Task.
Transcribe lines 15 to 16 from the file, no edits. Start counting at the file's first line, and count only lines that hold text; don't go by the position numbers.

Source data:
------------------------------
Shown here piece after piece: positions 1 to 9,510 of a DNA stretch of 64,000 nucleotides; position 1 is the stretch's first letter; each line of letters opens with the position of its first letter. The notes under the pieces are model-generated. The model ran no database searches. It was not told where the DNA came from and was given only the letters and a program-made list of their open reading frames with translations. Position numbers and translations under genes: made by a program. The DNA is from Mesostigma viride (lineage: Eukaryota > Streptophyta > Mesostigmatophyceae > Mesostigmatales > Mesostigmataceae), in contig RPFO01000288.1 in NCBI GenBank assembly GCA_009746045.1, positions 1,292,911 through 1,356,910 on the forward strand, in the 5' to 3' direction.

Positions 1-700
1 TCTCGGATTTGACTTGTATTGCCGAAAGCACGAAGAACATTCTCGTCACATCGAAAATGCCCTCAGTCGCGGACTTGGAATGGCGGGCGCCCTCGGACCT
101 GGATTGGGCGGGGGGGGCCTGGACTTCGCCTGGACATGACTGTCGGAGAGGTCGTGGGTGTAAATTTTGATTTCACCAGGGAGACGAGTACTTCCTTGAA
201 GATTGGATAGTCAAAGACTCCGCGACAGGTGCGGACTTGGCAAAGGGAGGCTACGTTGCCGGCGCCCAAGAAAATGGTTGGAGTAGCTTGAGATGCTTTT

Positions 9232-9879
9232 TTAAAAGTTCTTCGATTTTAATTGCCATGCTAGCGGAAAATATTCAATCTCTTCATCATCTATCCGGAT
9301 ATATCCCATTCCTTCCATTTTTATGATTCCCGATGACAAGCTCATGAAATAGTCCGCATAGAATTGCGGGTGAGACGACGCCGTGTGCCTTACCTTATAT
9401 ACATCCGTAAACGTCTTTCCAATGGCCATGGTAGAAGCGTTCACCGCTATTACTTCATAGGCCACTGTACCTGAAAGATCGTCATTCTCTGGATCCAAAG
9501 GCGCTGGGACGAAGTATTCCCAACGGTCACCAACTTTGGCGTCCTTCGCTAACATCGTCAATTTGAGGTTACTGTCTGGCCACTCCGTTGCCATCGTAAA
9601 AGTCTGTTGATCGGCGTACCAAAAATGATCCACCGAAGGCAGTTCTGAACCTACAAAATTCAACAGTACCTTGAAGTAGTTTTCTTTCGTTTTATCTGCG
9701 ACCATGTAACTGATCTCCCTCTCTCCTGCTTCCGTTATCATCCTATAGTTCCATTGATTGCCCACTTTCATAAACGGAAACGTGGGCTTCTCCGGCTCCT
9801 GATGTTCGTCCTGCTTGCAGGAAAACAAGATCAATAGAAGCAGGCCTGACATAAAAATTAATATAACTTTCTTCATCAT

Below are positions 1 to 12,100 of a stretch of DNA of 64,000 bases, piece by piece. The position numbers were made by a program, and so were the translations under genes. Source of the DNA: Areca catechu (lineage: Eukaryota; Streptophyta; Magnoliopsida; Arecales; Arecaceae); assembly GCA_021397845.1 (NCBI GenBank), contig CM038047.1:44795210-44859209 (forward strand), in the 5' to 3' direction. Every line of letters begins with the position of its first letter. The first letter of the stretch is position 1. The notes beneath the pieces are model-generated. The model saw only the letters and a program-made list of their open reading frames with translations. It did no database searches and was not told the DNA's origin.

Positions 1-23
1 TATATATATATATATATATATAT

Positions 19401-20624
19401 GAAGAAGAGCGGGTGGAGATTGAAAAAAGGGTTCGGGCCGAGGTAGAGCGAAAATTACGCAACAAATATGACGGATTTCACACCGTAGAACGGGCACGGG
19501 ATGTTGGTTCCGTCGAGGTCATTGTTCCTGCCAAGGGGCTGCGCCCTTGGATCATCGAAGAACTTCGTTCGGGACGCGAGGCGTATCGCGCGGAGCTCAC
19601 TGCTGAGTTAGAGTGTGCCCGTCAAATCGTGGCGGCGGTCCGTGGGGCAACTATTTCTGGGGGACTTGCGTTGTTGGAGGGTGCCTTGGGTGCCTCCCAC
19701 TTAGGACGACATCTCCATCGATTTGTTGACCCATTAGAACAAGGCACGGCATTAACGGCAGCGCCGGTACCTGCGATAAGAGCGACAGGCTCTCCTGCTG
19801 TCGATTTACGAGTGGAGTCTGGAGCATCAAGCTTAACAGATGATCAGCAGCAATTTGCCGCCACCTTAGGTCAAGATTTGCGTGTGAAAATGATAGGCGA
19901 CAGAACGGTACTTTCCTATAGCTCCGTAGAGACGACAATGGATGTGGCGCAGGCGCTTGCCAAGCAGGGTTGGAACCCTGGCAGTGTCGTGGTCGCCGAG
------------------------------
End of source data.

Positions 1-23
1 TATATATATATATATATATATAT